Difference between revisions of "disc Submission"

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==Inserting Audio CD-ROMs into MusicBrainz==
 
==Inserting Audio CD-ROMs into MusicBrainz==
   
Now to explain the [[MusicBrainz]] CD insertion process. Let's say you use one of the [http://www.musicbrainz.org/download.htm CD Submission tools] to submit a CD and you find that [[MusicBrainz]] doesn't know about the CD. You then proceed to select the artist and then [[MusicBrainz]] shows you a list of CDs and your CD is right there is in the list. What's wrong?
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Now to explain the [[MusicBrainz]] CD insertion process. Let's say you use one of the [http://www.musicbrainz.org/taggerdownload.html CD Submission tools] to submit a CD and you find that [[MusicBrainz]] doesn't know about the CD. You then proceed to select the artist and then [[MusicBrainz]] shows you a list of CDs and your CD is right there is in the list. What's wrong?
   
 
There may be a few things going on:
 
There may be a few things going on:

Revision as of 14:28, 25 January 2006

The Audio CD-ROM Submission Process

Audio CD-ROM background

Before explaining the Audio CD-ROM submission process for MusicBrainz, some background on Audio CD-ROMs is necessary. Below is a quick, fairly non-technical introduction to Audio CD-ROMs. If you want lots more detail about CD-ROMs and how CD Index Ids are calculated, you should take a look at DiscIDCalculation.

An audio CD-ROM does not contain any metadata, like its title, the artist or the track names. There are some newer variants of audio CD-ROMs with CD-TEXT extensions that do contain metadata, but they are not in wide use. So, you need a system like MusicBrainz to identify a CD-ROM and to provide the metadata for that CD-ROM.

An Audio CD-ROM contains a table of contents (TOC) that indicates where each of the tracks on the CD starts. After the TOC, the audio tracks start, each at a given sector offset, as outlined in the TOC. The CD-ROM is logically broken into sectors, where each sector represents 1/75th of a second of sound. So, 75 sectors on a CD equate to 1 second of sound.

The CD Index ID is calculated from the table of contents, and nothing else. So, if one CD differs from another CD by as little as one single track being longer/shorter by one sector, the CD Index ID will be completely different. This ensures that each type of CD has a unique identifier, which is important for looking up metadata for CDs.

However, there is a downside to this as well. Audio CD-ROMs are usually produced in large batches, that may include thousands if not millions of copies of one CD. Once a record company is done selling that one batch, or a record company in another country wants to print up a batch of the same CD, they will make another batch. There are over 10 different pressings for the album 'The Dark Side of the Moon' by Pink Floyd, for instance.

If the CDs from the new batch are off by one sector (as mentioned above) they will have a different unique CD Index ID. Let's assume that a CD from a new batch has one track that is shorter by one sector (as compared to the previous batch). This yields a different CD Index ID, but to the human ear the CD will be identical, since humans cannot tell that one track is shorter by 1/75th of a second.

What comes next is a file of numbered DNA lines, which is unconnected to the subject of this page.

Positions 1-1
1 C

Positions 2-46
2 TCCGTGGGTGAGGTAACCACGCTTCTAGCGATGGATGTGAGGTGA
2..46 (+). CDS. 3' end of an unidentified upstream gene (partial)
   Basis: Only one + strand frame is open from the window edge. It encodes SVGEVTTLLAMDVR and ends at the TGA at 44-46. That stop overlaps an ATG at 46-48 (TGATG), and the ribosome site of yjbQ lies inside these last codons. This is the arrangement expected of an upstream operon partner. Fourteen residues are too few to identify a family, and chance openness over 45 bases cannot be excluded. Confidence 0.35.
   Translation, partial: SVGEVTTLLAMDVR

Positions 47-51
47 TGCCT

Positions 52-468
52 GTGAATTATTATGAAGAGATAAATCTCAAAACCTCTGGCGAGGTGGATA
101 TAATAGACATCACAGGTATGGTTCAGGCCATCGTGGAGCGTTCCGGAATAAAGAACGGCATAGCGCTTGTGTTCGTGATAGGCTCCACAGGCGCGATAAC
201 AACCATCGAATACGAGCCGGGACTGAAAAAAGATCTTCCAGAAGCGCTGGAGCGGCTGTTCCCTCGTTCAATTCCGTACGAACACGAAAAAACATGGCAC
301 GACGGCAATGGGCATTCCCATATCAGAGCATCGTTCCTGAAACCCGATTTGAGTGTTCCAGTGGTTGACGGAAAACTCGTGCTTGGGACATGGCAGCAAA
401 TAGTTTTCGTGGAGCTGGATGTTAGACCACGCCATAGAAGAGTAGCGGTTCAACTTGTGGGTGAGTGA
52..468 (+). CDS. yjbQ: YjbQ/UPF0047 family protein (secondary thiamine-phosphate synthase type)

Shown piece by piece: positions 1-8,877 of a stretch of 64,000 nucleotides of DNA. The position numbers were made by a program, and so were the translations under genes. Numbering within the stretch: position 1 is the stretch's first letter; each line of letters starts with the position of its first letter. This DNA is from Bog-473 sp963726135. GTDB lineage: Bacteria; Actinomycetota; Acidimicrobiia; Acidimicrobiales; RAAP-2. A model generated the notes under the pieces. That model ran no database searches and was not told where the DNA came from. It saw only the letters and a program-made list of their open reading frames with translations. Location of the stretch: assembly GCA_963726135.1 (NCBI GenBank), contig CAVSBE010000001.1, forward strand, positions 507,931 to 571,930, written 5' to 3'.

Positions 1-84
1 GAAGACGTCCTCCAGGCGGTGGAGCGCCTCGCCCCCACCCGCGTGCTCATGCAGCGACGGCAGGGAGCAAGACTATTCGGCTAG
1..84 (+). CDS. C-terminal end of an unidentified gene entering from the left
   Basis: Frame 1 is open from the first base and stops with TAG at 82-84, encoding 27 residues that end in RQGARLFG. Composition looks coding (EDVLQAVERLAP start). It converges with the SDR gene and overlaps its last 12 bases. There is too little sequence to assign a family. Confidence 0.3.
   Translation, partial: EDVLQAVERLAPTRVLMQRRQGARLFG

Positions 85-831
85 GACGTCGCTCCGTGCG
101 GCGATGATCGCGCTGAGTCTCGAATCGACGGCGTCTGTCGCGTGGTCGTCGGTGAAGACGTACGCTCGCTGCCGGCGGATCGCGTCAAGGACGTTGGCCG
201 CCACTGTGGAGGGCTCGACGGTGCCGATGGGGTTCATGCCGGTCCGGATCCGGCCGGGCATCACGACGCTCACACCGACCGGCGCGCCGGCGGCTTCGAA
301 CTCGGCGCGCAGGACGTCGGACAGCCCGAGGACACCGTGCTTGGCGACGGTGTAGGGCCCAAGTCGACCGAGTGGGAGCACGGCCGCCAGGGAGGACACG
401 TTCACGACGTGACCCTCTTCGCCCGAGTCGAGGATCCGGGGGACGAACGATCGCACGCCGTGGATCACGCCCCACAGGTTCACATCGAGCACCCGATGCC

Inserting Audio CD-ROMs into MusicBrainz

Now to explain the MusicBrainz CD insertion process. Let's say you use one of the CD Submission tools to submit a CD and you find that MusicBrainz doesn't know about the CD. You then proceed to select the artist and then MusicBrainz shows you a list of CDs and your CD is right there is in the list. What's wrong?

There may be a few things going on:

  • MusicBrainz may not have any CD Index IDs for this album.
  • MusicBrainz may have a different CD Index ID than you have, thus MusicBrainz already knows about a different pressing of the CD.

In either case, you should select the matching CD and let MusicBrainz create another association for you. This means that MusicBrainz will now know about the new CD Index ID that you just reported. The next time you want to look up this CD, MusicBrainz will gladly deliver the data to you.

However, that's not all. Let's say that the CD you're looking for is not found. In that case, you should select 'CD not found' and then proceed to enter the data for that CD, so it can be included in the MusicBrainz database. And, there may be yet another case, where MusicBrainz knows about your CD, but it has a different number of tracks than your CD.

This happens when two different pressings of a CD have a different number of tracks. Let's say that a band in the UK releases a CD that contains 10 tracks and one bonus track for a total of 11 tracks. Once the CD is released in the US, the US record company may decide for some reason to yank the bonus track and issue the CD under the exact same name as the CD released in the UK. As far as MusicBrainz is concerned, they are two completely different CDs, and MusicBrainz should have a record for both of these CDs. So, if you run into this problem, please proceed with entering the data for your CD, even though MusicBrainz already has one version of it.

If you still have questions, please join the MailingList and post your questions there.


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